Undocumented children and the right to education: illusory right or empowering lever?

In: The International Journal of Children's Rights
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  • 1 University of Antwerp Law Research School, UNICEF Chair in Children's Rights
  • | 2 Groupe Interfacultaire de Recherche sur la Socialisation, l'Education et la Formation (GIRSEF), Université Catholique de Louvain
  • | 3 Centre for Migration and Intercultural Studies (CeMIS), University of Antwerp
  • | 4 Institute of Education and Information Sciences, University of Antwerp
  • | 5 Law and Development Research Group, University of Antwerp Law Research School
  • | 6 Institute of Education and Information Sciences (CeMIS), University of Antwerp
  • | 7 Professor of Sociology, Groupe Interfacultaire de Recherche sur la Socialisation, l'Education et la Formation (GIRSEF), Université Catholique de Louvain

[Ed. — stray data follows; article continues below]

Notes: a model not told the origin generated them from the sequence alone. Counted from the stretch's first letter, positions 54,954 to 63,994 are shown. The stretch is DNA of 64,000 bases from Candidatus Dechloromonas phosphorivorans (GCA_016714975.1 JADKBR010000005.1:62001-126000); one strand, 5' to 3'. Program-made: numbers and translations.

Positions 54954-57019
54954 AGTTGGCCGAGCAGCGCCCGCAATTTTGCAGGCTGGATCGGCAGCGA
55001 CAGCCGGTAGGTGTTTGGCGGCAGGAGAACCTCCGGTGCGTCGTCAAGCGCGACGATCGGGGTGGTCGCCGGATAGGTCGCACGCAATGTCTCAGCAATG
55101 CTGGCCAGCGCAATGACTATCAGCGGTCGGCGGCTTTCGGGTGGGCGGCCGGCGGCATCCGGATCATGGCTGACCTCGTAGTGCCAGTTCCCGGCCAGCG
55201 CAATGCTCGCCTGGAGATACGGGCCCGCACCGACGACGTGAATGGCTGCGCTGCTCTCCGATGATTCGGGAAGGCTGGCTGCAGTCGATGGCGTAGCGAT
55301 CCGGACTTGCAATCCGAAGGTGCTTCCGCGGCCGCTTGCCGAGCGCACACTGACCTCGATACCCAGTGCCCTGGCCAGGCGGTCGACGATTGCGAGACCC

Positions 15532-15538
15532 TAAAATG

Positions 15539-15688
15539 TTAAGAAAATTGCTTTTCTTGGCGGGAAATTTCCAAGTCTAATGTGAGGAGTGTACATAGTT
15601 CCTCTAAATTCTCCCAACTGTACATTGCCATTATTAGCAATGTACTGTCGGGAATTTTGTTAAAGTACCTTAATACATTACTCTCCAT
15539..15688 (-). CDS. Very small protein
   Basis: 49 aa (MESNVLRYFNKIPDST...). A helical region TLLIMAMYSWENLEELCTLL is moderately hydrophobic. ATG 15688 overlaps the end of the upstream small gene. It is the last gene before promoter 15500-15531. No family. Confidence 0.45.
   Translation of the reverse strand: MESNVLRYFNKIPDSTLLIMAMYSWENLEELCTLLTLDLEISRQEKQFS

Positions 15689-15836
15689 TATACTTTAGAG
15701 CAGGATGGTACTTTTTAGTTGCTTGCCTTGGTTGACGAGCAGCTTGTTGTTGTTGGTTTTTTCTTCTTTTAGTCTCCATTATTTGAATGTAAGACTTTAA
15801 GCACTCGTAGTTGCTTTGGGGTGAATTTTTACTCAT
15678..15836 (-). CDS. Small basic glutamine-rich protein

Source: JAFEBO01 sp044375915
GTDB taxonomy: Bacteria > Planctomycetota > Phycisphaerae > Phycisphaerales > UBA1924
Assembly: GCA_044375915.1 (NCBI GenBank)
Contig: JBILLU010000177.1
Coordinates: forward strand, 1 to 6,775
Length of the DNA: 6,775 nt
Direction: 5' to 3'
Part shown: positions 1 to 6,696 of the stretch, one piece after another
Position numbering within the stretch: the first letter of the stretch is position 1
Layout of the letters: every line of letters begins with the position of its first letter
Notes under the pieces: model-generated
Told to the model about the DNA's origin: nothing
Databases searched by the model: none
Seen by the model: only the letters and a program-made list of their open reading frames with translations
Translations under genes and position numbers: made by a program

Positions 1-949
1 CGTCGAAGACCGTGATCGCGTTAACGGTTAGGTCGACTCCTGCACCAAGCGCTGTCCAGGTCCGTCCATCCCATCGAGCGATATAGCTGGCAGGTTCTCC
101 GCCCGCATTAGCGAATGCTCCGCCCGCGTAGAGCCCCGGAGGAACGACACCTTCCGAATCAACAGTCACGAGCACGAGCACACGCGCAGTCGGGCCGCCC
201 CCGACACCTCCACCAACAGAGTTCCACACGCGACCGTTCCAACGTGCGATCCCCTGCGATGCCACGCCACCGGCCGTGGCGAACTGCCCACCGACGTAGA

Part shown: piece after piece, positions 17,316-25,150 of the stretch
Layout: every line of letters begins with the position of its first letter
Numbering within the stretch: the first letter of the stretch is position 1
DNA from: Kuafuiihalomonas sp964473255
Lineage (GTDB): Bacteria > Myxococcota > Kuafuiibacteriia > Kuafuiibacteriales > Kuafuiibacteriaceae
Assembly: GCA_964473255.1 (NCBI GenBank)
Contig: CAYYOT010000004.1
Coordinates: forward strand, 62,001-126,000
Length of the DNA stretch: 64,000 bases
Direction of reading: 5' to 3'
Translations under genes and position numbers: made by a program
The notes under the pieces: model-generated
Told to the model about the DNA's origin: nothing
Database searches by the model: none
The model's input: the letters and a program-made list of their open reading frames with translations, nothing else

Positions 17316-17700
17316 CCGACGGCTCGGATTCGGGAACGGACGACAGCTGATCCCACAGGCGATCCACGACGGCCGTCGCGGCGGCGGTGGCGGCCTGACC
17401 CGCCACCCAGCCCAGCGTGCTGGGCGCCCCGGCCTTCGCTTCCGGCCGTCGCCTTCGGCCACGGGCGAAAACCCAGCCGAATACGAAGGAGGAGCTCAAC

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In migration control policies, social rights are often restricted in order to discourage immigration. The right to education seems to be the exception to the rule. This paper examines whether the right to education – beyond legal technical questions of the personal scope of application of human rights treaties, and the nature and the meaning of the right – is able to provide empowering leverage to undocumented children, or rather remains a lofty ideal on paper. Empirical data are drawn from the Belgian situation. Sociological research has shown that while quantitative educational democratisation has been highly successful, qualitative educational democratisation remains problematic. With regard to undocumented children, real-life limitations to school access (both individual and institutional), as well as psycho-social and institutional impediments during the schooling process seriously limit equal schooling and life opportunities. Unequal responses to organisational and pedagogical challenges that the presence of mobile students puts to schools, reinforce institutional factors of educational inequality for undocumented children. A key factor in understanding the tension between the legal recognition of the human right to education and daily realities is the outright contradiction between the approaches towards education on the one hand, and to migration more generally on the other hand. The latter is increasingly dominated by a securisation ideology.

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